It became the first horse since Rivette to complete the Cups double and it was purchased for only $16,000 at the New Zealand sale.

Let's Elope kicked off its career for Bart Cummings with two placings before failing to fire on rain-affected ground at Caulfield, but that ignited a seven-race winning streak that resulted in the Cups double.

In 1991, Let's Elope won the Turnbull Stakes, Mackinnon Stakes, Caulfield Cup and the Melbourne Cup. It didn't stop there as it returned in 1992 to win the Australian Cup among other big-name races.

A fetlock injury and a bleeding attack forced Let's Elope to race in the U.S where it won a Grade 1 race before being relegated for interference.

Another bleeding attack and a fractured cannon bone forced it to retire in 1993.

Let's Elope won just under $3 million in stake money and the title of Australian Champion Racehorse of the Year in 1992.

Let's Elope was a dry tracker and Set Square is its closest comparison. The Ciaron Maher-trained mare is of similar build and it has won all three starts on a dry surface.

At only four years old, Set Square has many miles left in it and it could win the 2015 Caulfield Cup with some luck from barrier 16.

1997 – Might and Power

Might and Power

is a New Zealand-bred, Australian raced champion which captivated racegoers with its front-running style.

The gelding by Zabeel in its silver and pink silks couldn't be missed during the run, as it went straight to the front and produced great sectionals.

The strong, front-running style made it a cult hero in Australia and in 1997 it was able to complete the Cups double in emphatic fashion.

It won the 1997 Caulfield Cup by 7.5 lengths and it broke the Caulfield course record in the process. 1995 winner Doriemus finished in second place which shows the quality of the win.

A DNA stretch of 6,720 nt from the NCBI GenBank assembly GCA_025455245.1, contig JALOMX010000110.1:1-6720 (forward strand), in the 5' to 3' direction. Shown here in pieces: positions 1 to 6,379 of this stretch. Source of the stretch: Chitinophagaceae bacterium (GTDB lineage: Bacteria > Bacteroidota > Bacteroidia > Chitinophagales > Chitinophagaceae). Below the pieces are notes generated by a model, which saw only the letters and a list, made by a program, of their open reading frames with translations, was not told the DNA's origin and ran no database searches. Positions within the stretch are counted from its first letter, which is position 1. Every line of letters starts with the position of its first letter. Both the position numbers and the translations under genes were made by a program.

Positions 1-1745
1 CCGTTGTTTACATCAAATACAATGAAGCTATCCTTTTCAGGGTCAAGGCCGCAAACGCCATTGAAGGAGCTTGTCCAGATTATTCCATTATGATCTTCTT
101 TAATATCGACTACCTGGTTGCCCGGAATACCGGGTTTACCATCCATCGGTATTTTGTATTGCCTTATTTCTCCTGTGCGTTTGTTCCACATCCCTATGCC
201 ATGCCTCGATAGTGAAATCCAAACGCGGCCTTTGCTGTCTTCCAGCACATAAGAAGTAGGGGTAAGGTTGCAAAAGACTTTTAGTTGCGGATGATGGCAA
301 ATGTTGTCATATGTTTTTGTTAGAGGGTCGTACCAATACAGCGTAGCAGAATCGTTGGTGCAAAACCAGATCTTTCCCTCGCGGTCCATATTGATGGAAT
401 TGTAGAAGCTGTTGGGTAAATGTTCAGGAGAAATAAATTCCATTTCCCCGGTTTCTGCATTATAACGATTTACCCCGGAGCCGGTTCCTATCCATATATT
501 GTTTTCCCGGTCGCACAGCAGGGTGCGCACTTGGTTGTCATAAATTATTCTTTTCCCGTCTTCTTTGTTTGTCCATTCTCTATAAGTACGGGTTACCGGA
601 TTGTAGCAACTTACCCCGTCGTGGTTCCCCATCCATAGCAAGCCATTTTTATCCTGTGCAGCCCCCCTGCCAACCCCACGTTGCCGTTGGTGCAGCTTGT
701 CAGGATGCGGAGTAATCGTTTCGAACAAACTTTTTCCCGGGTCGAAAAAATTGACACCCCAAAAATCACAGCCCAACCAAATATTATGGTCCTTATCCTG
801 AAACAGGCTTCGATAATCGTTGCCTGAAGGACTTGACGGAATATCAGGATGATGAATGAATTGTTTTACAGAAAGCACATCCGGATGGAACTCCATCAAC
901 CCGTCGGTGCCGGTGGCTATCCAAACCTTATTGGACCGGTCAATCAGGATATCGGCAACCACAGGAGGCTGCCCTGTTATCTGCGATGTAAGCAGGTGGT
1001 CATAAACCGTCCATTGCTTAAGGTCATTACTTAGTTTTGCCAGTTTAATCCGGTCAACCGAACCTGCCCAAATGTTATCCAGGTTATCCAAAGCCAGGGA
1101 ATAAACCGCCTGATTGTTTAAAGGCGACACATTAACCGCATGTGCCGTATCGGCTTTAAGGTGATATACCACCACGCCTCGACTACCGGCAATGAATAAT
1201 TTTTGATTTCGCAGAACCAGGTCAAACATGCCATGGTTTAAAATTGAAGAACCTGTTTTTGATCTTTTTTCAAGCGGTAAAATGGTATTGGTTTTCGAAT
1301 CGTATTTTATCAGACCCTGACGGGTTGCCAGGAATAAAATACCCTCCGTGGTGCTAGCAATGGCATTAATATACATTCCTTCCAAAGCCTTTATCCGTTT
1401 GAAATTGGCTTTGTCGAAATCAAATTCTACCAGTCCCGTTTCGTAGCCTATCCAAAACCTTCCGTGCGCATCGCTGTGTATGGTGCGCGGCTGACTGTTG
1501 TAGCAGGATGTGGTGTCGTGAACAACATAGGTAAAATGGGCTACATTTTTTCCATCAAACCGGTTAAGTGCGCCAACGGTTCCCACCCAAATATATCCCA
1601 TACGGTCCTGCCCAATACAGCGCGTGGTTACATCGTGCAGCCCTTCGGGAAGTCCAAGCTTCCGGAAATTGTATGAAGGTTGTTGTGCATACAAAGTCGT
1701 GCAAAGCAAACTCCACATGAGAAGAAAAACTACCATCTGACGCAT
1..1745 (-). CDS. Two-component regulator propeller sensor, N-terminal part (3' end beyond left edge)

Might and Power was a short priced favourite for the Cox Plate, but trainer Jack Denham – who also had Filante entered in the Cox Plate, decided to bypass the feature in an effort to win the Melbourne Cup.

Might and Power would go on to win the Melbourne Cup by carrying a weight record by a four-year-old of 56kg. It was the highest weight carried by a four-year-old since Gurner's Lane in 1982.

The finish was made more dramatic as Doriemus' jockey Greg Hall saluted as if his runner had won the Cup, but Might and Power lived up to its name and held on narrowly.

In its career, Might and Power won a total of 15 races and more than $5 million in stake money. It won Australian Horse of the Year on two occasions and has since been inducted into the Australian Hall of Fame.

We looked for an obvious front runner for this year's Caulfield Cup, but we couldn't find a . There will most likely be a tearaway leader, but based on form there are no horses that will repeat the feat of Might and Power.

Rising Romance might take the front running role from barrier two at odds of $11 with CrownBet.com.au.

2001 – Ethereal

Ethereal

The Sheila Laxon-trained Ethereal was the last horse to complete the Caulfield/Melbourne Cup double.

The Rhythm mare won a total of five Group 1's throughout its limited career which was cut short at 21 runs. It had won the Group 1 Roses and in 2001, before embarking on a spring campaign which will go down in history.

It won the Caulfield Cup by defeating Sky Heights and Celestial Show with Scott Seamer in the saddle. It followed that win up with a dramatic come-from-behind victory to beat the Godolphin-owned Give The Slip after it had stolen a big lead in the straight.

Ethereal's champion qualities came into question, but it flew home late to score the biggest win of its life. Many experts have questioned the level of opposition it faced in the 2001 Melbourne Cup, but it can only beat what's in front of it.

It was named Champion Stayer of the Year in 2002, but it was beaten in the New Zealand and Australian Horse of the Year race by Sunline.

Ethereal reminds us of four-year-old mare Gust of Wind. A horse that probably won't win many races in its career, but it could well win the ones that count.

Gust of Wind is trained by New Zealand trainer John Sargent and it represents good value at $17.